Representing a renter facing eviction and potential criminal penalties after losing their job due to COVID-19, the ACLU of Arkansas, the Bowen Legal Clinic, the Center for Arkansas Legal Services and Legal Aid of Arkansas filed suit in federal court challenging the constitutionality of the state’s criminal eviction statute.

The lawsuit asserts that Arkansas’ criminal eviction law denies people their right to due process and violates both the state and federal constitutions. Arkansas is the only state in the country where tenants can face criminal conviction for failing to pay their rent on time. In every other state, evictions are treated as a civil matter. Arkansas is also one of only a handful of states that has not taken any action to prevent evictions amid COVID-19.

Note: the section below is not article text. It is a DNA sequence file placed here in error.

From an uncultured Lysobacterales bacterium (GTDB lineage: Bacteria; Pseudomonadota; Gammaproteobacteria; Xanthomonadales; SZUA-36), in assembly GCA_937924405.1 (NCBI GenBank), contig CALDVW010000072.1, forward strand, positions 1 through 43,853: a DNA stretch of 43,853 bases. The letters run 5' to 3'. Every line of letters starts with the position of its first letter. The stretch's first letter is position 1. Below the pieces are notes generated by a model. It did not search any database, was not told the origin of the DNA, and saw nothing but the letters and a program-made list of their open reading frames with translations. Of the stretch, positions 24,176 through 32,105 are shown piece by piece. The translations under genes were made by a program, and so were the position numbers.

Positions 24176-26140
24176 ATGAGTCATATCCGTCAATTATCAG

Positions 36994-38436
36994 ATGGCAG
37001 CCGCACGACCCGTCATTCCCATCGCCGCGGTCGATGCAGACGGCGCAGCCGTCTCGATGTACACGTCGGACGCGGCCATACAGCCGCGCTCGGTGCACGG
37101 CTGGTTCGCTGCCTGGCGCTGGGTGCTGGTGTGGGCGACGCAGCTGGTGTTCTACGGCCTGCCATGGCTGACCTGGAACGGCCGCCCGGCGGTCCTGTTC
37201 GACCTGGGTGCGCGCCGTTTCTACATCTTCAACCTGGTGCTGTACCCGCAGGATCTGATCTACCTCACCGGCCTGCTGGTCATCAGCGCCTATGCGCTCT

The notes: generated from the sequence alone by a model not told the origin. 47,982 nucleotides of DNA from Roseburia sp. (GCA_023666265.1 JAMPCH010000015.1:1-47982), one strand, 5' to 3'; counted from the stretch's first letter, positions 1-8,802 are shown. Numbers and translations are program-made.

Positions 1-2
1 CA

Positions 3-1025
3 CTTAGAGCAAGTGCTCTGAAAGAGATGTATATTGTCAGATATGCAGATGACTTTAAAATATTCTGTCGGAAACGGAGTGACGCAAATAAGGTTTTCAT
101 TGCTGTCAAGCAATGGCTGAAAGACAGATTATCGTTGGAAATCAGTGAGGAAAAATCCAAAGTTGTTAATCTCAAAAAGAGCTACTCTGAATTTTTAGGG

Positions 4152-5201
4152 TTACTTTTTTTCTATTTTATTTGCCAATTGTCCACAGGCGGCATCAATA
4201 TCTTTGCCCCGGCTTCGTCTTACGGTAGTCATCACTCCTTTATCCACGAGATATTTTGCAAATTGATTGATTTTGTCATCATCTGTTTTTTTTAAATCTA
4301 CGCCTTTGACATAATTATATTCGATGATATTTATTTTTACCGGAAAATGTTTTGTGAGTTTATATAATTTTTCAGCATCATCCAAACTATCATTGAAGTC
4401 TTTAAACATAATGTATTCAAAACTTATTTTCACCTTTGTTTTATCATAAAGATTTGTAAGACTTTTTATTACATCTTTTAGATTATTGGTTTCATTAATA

Under Arkansas law, the landlord of a tenant who is one day late on rent may order the tenant to vacate the premises within 10 days. If the tenant fails to do so, they are guilty of a separate misdemeanor offense for each day they fail to vacate the premises following the expiration of the 10-day notice and must pay a fine of up to $25 per day or offense. In 2012, Arkansas’ Non-Legislative Commission on the Study of Landlord-Tenant Laws recommended full repeal of the criminal eviction statute. 

Update: This case was dismissed.